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    ABSTRACT: Purpose: The American Society of Clinical Oncology (ASCO) and Society of Surgical Oncology (SSO) sought to provide an evidence-based guideline on the use of lymphatic mapping and sentinel lymph node (SLN) biopsy in staging patients with newly diagnosed melanoma. Methods: A comprehensive systematic review of the literature published from January 1990 through August 2011 was completed using MEDLINE and EMBASE. Abstracts from ASCO and SSO annual meetings were included in the evidence review. An Expert Panel was convened to review the evidence and develop guideline recommendations. Results: Seventy-three studies met full eligibility criteria. The evidence review demonstrated that SLN biopsy is an acceptable method for lymph node staging of most patients with newly diagnosed melanoma. Recommendations: SLN biopsy is recommended for patients with intermediate-thickness melanomas (Breslow thickness, 1-4 mm) of any anatomic site; use of SLN biopsy in this population provides accurate staging. Although there are few studies focusing on patients with thick melanomas (T4; Breslow thickness, >4 mm), SLN biopsy may be recommended for staging purposes and to facilitate regional disease control. There is insufficient evidence to support routine SLN biopsy for patients with thin melanomas (T1; Breslow thickness, <1 mm), although it may be considered in selected patients with high-risk features when staging benefits outweigh risks of the procedure. Completion lymph node dissection (CLND) is recommended for all patients with a positive SLN biopsy and achieves good regional disease control. Whether CLND after a positive SLN biopsy improves survival is the subject of the ongoing Multicenter Selective Lymphadenectomy Trial II.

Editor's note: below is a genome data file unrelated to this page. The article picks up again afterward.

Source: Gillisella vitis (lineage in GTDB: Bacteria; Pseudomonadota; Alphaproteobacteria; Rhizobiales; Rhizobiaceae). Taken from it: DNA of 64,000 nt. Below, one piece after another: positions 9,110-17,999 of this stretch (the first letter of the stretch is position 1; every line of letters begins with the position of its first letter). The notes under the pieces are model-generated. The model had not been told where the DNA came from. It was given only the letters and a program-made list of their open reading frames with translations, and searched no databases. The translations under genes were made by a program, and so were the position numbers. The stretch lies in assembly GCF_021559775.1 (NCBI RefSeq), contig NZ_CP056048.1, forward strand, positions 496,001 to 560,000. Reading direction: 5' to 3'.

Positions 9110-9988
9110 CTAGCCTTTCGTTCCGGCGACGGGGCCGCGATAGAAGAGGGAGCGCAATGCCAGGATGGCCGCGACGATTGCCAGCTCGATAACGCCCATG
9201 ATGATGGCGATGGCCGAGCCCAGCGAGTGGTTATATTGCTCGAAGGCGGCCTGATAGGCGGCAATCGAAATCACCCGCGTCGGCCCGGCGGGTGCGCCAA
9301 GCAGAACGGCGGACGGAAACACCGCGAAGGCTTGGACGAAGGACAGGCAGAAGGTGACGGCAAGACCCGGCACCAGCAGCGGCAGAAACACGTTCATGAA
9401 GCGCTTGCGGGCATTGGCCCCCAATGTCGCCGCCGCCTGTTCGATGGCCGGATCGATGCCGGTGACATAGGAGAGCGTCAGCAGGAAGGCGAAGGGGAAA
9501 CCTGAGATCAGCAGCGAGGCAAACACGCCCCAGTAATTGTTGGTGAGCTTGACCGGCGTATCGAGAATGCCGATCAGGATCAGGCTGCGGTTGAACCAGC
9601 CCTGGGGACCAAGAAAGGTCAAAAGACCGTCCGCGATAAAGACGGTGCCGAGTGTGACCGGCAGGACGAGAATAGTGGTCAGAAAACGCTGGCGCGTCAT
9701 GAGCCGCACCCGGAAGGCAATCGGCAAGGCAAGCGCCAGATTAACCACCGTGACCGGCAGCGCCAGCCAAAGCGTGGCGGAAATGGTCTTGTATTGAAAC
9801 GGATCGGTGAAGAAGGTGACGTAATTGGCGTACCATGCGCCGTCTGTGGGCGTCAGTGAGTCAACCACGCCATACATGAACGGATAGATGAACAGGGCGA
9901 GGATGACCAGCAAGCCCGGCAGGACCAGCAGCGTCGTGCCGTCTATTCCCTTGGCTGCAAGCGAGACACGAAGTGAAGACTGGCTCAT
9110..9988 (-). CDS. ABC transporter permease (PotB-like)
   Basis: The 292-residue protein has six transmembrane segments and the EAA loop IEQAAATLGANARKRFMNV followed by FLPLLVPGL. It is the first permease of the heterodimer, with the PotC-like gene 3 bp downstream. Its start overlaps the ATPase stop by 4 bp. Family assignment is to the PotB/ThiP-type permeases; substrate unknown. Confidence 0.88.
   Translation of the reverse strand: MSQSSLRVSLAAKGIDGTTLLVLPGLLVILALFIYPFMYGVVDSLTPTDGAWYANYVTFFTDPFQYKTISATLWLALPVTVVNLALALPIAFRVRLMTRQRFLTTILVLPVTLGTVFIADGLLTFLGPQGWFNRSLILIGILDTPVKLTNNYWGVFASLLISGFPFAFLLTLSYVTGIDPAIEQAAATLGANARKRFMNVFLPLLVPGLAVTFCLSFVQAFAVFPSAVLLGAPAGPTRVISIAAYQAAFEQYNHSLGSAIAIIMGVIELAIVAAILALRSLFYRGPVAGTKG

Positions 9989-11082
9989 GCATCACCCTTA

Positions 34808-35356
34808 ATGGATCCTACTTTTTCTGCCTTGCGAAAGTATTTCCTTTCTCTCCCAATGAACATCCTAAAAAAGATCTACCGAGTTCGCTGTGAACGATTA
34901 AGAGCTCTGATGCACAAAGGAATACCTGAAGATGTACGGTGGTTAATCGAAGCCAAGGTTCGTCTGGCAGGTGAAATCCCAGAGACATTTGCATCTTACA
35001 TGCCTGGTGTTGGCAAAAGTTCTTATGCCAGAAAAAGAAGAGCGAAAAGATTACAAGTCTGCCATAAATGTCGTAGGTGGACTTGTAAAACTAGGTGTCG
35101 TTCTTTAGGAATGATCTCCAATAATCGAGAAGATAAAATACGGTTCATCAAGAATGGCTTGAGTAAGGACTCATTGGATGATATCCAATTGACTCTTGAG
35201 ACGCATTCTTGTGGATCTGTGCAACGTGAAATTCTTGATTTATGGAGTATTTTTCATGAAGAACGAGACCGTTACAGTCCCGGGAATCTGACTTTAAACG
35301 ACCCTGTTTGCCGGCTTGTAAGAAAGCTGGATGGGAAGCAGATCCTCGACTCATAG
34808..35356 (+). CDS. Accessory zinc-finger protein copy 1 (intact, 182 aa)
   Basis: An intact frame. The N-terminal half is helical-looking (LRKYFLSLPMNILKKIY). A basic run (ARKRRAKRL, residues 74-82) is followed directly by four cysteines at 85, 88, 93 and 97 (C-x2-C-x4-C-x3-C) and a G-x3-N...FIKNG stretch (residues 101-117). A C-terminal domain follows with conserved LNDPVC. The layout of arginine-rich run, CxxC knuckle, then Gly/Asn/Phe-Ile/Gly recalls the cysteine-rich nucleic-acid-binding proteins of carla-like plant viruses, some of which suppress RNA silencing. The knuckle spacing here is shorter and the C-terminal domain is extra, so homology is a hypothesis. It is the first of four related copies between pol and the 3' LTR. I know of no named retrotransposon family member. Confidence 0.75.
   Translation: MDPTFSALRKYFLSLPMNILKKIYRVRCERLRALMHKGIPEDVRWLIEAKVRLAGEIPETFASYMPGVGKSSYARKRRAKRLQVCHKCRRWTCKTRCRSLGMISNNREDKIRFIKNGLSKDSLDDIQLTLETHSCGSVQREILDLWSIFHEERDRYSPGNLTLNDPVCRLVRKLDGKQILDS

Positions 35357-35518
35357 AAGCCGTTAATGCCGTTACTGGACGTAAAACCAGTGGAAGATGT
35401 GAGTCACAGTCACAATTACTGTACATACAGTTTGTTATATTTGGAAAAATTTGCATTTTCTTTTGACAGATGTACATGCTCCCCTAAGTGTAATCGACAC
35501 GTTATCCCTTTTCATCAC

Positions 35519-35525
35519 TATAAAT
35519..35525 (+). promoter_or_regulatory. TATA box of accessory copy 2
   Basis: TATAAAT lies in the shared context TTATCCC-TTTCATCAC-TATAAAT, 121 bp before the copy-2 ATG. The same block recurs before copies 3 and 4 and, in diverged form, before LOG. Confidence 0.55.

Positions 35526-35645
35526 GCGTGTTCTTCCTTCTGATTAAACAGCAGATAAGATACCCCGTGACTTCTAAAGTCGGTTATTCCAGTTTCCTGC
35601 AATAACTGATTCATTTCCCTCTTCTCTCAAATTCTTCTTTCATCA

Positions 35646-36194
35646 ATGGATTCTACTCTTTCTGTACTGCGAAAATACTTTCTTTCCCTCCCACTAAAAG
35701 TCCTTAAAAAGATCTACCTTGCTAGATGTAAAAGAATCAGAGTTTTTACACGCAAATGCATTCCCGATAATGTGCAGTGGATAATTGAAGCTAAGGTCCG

No preview · Article · Jul 2012 · Annals of Surgical Oncology